SENIOR EXEC VP-BUSINESS AND MEDIA, NHL
NHL Winter Classic
Photo: Dave Sandford
"This is a $2.5 billion league, but because of broadcast ratings, it's not perceived to be as big and powerful as it really is," says Mr. Collins, senior exec VP-business and media at the NHL. "They think of it in terms of much smaller leagues" such as arena football and Major League Soccer.
Coming from the NFL, a league that's successfully built massive spectacles out of its Super Bowl, opening weekend and, more recently, international games, Mr. Collins concluded that the NHL's brand needed similarly large-scale events.
The first of those, the league's 2008 Winter Classic -- an outdoor hockey game played on New Year's Day in Buffalo, N.Y. -- certainly fit the scale requirements.
The game's combination of the NHL's brightest young star, Pittsburgh Penguins forward Sidney Crosby, and an unusual, tundra-like setting was irresistible to fans. The Winter Classic drew 72,000 people to watch an indoor sport in frigid outdoor temperatures, and another 15,000 piled into a nearby arena to watch a telecast of the game.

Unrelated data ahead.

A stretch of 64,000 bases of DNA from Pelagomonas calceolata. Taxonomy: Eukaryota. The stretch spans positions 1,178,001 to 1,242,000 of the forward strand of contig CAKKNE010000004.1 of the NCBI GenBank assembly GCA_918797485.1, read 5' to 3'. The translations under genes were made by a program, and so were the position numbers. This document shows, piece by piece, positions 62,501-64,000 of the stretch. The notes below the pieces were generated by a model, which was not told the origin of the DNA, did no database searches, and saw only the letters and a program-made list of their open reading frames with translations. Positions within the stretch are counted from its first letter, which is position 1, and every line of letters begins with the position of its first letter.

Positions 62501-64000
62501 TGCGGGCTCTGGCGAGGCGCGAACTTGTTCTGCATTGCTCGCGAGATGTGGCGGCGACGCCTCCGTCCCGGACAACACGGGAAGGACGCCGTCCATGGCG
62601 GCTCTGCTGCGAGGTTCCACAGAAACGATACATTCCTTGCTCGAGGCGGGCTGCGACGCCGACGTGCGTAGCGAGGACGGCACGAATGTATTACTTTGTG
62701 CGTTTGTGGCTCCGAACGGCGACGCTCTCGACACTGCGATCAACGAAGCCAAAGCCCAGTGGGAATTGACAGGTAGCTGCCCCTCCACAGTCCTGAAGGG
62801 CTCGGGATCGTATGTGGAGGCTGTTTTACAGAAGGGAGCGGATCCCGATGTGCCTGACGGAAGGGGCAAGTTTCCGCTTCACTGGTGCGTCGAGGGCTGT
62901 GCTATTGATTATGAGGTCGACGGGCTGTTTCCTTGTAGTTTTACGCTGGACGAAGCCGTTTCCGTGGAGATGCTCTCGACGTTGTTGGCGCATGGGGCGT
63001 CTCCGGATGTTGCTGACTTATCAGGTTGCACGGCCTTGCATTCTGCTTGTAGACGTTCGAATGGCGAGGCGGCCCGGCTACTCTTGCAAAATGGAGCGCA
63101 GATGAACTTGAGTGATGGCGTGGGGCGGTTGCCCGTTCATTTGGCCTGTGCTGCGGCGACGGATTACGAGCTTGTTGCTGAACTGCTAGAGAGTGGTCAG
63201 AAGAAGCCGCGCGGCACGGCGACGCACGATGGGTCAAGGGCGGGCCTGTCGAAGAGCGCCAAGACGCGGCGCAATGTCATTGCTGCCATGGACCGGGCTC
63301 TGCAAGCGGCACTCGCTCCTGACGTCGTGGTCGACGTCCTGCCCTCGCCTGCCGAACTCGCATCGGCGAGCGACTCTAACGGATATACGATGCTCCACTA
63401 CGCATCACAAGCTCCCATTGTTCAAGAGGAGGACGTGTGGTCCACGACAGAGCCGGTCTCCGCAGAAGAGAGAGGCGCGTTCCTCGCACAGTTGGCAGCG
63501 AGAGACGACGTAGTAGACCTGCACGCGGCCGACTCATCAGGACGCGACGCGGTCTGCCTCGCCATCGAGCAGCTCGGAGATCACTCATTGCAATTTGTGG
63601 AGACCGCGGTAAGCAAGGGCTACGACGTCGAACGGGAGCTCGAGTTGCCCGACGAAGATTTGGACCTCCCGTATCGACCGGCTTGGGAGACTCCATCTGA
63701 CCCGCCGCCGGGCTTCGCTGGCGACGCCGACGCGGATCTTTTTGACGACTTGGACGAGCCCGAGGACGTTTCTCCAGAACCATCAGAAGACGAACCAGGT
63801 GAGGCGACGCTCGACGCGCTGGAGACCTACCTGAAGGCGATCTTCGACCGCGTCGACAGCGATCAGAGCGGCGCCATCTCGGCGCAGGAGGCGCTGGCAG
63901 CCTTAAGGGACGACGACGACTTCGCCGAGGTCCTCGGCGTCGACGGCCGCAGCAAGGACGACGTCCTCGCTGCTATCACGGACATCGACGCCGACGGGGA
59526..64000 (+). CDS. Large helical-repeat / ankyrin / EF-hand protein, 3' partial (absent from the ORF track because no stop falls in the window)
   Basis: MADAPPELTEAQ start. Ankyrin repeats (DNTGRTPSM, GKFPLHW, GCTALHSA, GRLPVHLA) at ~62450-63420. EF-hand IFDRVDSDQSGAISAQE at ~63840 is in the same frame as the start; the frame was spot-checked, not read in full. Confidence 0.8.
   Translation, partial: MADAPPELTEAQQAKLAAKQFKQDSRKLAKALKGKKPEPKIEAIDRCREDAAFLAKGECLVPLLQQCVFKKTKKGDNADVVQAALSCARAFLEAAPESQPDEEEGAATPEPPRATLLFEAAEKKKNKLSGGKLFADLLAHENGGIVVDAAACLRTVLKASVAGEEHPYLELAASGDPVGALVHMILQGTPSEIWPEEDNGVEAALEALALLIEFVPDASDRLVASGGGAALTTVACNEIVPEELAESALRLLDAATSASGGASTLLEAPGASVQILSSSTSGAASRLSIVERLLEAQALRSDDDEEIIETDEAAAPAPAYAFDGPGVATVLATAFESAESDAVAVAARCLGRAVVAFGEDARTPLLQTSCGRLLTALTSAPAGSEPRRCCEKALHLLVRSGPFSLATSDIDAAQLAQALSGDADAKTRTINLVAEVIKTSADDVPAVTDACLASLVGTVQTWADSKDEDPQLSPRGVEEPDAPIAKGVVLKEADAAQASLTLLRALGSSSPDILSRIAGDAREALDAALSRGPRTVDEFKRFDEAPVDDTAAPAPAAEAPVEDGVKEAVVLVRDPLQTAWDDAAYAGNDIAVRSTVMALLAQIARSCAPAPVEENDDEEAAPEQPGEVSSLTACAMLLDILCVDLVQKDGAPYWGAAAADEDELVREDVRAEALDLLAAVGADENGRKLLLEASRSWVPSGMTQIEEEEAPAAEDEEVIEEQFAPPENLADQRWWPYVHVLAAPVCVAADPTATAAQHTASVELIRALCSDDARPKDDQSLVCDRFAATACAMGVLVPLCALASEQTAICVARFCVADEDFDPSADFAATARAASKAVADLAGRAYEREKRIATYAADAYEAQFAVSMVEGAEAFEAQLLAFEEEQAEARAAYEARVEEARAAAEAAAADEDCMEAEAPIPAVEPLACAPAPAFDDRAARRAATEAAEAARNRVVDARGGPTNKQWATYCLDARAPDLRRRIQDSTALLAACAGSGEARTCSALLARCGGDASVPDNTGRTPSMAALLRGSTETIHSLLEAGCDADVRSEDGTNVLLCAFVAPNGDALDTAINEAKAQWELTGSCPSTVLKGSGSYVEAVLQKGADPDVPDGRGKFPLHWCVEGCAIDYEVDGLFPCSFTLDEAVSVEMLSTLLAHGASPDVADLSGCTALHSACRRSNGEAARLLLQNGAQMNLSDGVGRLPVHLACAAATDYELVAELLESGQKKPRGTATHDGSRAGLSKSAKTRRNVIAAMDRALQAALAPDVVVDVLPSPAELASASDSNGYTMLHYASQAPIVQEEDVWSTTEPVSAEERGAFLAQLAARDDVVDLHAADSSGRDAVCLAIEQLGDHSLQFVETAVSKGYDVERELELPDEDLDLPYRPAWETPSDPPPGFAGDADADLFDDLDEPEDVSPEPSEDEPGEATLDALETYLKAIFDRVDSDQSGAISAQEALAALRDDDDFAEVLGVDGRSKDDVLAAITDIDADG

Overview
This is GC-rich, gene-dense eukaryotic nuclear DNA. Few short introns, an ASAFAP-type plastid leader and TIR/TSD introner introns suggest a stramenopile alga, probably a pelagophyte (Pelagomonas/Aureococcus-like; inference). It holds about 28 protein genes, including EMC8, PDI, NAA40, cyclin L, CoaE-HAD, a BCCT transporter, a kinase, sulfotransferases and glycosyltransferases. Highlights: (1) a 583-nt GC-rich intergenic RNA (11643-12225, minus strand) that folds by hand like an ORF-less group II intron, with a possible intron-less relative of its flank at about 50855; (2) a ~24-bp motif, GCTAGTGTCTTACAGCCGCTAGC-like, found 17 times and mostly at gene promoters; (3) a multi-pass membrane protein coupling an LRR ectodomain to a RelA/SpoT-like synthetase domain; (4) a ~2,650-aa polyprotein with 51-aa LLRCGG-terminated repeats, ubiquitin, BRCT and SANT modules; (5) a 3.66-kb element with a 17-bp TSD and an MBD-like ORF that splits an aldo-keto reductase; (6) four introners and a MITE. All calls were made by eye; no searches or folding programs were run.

The league scored its highest single-game TV rating since Wayne Gretzky's 1999 farewell.
Media interest was enormous: The Winter Classic was featured on the front page of The New York Times, on the BBC and even in People. Sponsors included Pepsi-Cola Co.'s Amp and Anheuser-Busch's Bud Light, and Cisco Systems, Chrysler's Dodge and Reebok International enlisted as well.
The NHL is all but certain to host a second Winter Classic next season. Sites rumored to be in consideration include Chicago's Wrigley Field and New York's Yankee Stadium.
Despite the enormous response, Mr. Collins says the league isn't considering putting more than one game a year outdoors. He says the "unexpected" nature of the setting was part of the game's appeal.
Regardless, no one who saw it will be confusing the NHL with arena football anytime soon. "This was the first big step for us in terms of building scale."